This Android ransomware accuses you of watching child porn

Security

by Jimmy Nicholls| 22 July 2014

New English edition of trojan now comes with friendly warning from the FBI.

SimpleLocker ransomware for Android has been given an English release following a significant update, according to security firm ESET.

A variant of the trojan discovered by the company locks mobile phone files before showing a fake warning from the Federal Bureau of Investigation (FBI) and demanding victims pay $300 to avoid criminal charges of child and animal pornography.

Robert Lipovsky, security intelligence team leader at ESET, said: "From a technical perspective, the file-encrypting functionality remains virtually unchanged, apart from using a different encryption key, but this recent SimpleLocker variant does contain two additional tricks to make the victim's life more miserable."

According to ESET the virus is now able to encrypt archives such as Zip, 7z, and RAR, a particular problem since backup tools are often stored inside such files.

It also asks for administrator privileges while being installed, potentially giving it the power to alter password policies or remotely wipe other devices, according to Lipovsky.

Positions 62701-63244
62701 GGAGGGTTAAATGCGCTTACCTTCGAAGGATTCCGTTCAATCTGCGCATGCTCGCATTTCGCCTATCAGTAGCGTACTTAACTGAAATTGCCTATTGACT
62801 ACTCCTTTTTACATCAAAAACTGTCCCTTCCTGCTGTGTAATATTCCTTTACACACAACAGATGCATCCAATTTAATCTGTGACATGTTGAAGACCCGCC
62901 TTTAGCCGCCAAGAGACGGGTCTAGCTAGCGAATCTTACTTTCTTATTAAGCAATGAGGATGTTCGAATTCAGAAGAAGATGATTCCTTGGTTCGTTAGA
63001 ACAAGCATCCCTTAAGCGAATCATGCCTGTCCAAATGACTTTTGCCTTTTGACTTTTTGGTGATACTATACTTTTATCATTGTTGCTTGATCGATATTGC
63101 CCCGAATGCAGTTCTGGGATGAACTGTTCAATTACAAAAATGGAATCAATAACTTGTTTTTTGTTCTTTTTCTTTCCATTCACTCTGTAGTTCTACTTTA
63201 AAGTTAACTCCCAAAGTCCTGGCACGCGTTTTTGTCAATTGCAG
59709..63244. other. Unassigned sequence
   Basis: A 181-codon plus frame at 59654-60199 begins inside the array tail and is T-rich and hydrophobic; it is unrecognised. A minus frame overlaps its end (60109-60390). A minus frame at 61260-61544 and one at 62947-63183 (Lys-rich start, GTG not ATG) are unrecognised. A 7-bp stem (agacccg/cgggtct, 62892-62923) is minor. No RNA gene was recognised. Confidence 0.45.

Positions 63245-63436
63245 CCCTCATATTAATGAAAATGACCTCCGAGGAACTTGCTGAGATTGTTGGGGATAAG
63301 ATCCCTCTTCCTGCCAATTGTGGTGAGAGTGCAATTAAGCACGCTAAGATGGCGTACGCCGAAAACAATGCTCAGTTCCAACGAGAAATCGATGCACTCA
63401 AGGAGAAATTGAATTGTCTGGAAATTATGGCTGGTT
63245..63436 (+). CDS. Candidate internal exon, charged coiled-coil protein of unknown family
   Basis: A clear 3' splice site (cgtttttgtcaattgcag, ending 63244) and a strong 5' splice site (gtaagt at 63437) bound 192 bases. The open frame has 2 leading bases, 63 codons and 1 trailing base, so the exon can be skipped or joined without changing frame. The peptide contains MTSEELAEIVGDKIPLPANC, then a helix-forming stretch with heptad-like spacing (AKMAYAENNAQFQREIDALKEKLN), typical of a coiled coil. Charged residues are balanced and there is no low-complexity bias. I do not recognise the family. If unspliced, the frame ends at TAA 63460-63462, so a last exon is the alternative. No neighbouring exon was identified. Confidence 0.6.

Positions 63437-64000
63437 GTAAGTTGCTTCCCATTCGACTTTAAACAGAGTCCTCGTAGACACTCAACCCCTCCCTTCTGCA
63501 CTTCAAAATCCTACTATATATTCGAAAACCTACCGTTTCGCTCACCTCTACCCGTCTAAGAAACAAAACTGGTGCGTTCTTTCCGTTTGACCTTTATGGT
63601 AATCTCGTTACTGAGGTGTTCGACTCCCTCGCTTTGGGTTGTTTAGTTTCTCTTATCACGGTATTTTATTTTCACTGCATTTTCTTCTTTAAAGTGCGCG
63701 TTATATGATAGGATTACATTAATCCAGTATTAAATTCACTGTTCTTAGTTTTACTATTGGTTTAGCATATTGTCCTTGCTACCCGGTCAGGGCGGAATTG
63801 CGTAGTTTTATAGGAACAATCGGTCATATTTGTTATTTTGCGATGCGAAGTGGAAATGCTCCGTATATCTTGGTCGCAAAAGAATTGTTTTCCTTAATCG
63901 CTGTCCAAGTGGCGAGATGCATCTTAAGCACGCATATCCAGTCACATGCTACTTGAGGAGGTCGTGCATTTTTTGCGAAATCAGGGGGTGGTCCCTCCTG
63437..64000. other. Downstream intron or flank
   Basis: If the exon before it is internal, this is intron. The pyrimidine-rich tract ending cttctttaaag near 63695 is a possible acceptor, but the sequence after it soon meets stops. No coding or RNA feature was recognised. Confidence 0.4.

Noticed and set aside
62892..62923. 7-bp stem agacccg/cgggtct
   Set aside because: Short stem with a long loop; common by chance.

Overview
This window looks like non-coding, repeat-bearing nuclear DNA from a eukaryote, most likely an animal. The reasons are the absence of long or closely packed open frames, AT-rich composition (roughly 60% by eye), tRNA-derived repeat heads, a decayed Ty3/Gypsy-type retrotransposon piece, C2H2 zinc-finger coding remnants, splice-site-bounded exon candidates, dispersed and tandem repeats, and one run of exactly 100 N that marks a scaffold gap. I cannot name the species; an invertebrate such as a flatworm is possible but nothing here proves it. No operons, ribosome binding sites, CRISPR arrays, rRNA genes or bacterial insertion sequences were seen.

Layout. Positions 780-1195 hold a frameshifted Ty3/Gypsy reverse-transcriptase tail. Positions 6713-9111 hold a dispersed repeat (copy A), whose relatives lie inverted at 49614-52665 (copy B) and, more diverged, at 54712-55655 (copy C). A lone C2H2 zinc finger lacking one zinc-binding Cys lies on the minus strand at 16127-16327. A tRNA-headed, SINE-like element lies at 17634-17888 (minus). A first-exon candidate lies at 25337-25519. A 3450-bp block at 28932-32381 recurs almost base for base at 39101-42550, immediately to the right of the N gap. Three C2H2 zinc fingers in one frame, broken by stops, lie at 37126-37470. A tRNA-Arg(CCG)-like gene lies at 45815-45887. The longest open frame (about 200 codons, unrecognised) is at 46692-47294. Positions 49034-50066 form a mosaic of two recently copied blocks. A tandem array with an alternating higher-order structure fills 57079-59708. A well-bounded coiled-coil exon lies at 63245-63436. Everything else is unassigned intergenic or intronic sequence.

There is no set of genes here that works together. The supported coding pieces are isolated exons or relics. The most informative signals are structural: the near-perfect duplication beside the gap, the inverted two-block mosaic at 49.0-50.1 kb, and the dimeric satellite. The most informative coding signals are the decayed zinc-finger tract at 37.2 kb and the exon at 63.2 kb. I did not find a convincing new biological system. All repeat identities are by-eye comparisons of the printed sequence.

"As usual, the trojan will use social engineering to trick the user into installing it," he said, showing a screenshot of the virus posing as a Flash video player.

"Our Android SimpleLocker detection statistics until today don't indicate the threat to be widespread in English speaking countries," he added.

A proof of concept for the malware was originally released in June targeting Russian and Ukrainian mobile users, and has since been circulating on underground forums.

Following its release Sussex University student Simon Bell decrypted the ransomware, after spotting the password hidden in the code.

"Future versions of the ransomware will probably not reveal the decryption password so easily and will likely receive it from the C&C [command and control] server," he said.

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